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'Prince of Physicians, Avicenna’s Legacy in the Modern Islamic Societies', eendaagse conferentie op 16 januari in Leiden

22 november 2011

Op 16 Januari vindt de eendaagse conferentie 'Prince of Physicians, Avicenna's Legacy in the Modern Islamic Societies'' plaats georganiseerd door Asghar Seyed-Ghorab. Ook nieuw lid Erik Kwakkel geeft een lezing.

Conferentiezaal van de universiteitsbibibliotheek (Witte Singel 27), in samenwerking met de Scaliger Institute van 9.00 tot 17.00 uur.

One of the greatest Muslim polymaths the world of Islam has produced, is Ibn Sina or Avicenna. Avicenna is among the few scholars who contributed to various scientific disciplines: philosophy and logic, music, medicine and psychology, religion and mysticism, literary studies, etc. He was born in Afshane, a village near the city of Bukhara in today's Uzbekistan, around 980, and died 1037 in Esfahan, Iran. As his father had a high position at the Persian court of the Samanids, he had access to libraries and excellent teachers. His professional career began at the age of seventeen, when he became the physician of the Samanid ruler Nuh ebn Mansur (r. 976-997). He travelled extensively in the Persian-speaking lands - from Gorganj to Ray, and Hamadan -serving several rulers, till he settled at Alā al-Dawla's court in Esfahan, where he was received with much honours.

Avicenna's scientific writings range from philosophy, logic, and music, but especially medicine, for which he became primarily known in Europe. In Europe, between the 12th and 16th century, he was respected in the same way as Hippocrates and Galen. He is one of the early Islamic scholars whose works were translated from Arabic into Latin in the 12th century. His works had a lasting influence on European medical studies, and some of his works were taught at European universities till the 18th century.

In the Muslim world, he was known by his honorific title sheykh al-ra'is, or 'Chief master', of all sciences. But his fame in Europe has been limited to his medical writings. As Weisser states, it is hard to assess Avicenna's impact "on the rise of scientific medicine in the West because systematic studies of the various fields are still, on the whole, lacking. A catalogue of the manuscripts of Latin versions of Avicenna's writings on medicine is still a desideratum, and there is no critical bibliography of the printed editions which came out in the fifteenth, sixteenth, and seventeenth centuries." (Weisser, U., 'Avicenna xiii', Encyclopaedia Iranica) In addition to the field of medicine, Avicenna had a huge impact on natural sciences and philosophy.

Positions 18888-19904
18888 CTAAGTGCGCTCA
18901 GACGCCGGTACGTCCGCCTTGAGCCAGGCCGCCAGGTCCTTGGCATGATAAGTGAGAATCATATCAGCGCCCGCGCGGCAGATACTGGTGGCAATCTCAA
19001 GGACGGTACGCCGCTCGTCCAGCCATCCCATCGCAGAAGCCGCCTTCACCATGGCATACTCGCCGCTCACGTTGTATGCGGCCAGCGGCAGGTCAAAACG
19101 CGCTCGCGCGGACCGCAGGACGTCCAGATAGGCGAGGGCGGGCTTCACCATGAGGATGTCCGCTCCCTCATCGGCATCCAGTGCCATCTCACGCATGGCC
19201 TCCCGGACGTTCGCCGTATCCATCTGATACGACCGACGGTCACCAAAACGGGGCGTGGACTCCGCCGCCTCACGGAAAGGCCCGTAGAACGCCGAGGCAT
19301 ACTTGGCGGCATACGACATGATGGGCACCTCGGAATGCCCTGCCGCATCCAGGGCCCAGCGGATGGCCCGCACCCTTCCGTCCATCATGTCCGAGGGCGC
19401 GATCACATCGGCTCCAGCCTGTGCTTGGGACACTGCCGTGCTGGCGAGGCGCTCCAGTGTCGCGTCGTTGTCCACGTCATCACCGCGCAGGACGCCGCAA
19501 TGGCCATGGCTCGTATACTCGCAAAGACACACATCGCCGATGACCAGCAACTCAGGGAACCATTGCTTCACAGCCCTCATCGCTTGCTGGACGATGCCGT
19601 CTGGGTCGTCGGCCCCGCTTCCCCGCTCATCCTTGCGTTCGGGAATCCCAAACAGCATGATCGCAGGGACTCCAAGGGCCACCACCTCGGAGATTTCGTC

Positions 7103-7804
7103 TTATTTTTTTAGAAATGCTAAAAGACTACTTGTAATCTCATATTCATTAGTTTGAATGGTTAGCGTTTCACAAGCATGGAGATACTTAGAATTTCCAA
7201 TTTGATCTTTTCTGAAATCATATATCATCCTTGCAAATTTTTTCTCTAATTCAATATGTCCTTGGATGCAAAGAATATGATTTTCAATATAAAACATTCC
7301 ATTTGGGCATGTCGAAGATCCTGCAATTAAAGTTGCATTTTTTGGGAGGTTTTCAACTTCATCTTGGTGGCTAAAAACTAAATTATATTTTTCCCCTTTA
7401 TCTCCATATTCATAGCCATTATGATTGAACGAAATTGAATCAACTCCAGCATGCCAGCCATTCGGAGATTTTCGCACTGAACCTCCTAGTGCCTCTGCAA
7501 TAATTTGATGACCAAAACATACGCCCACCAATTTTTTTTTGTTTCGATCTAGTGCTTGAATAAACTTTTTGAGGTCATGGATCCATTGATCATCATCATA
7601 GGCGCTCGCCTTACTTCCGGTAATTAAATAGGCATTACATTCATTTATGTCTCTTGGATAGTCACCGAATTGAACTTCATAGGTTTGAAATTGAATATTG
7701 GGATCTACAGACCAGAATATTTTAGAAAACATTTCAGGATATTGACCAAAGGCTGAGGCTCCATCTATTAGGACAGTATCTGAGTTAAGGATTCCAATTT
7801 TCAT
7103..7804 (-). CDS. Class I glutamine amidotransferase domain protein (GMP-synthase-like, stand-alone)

This conference aims at filling the undesirable gap in various disciplines. The strong merit of this conference is its multidisciplinary character: scholars from various scientific fields will be invited to contribute a paper on one of the aspects of Avicenna and his reception in the West. Scholars from medieval studies, philosophers, orientalists, history of medicine will be invited.

In addition to this scholarly dimension of the conference, papers will be presented by psychiatrists and psychologists on medical and psychological aspects of the contemporary reception of Avicenna. Several papers will be presented to show how Avicenna's medical treatise, the Canon (Al-Qanun fi’l-Tibb), is still used, and how Avicenna still inspires medical doctors in Iran and abroad.

Please contact Asghar Seyed-Gohrab for further information at:

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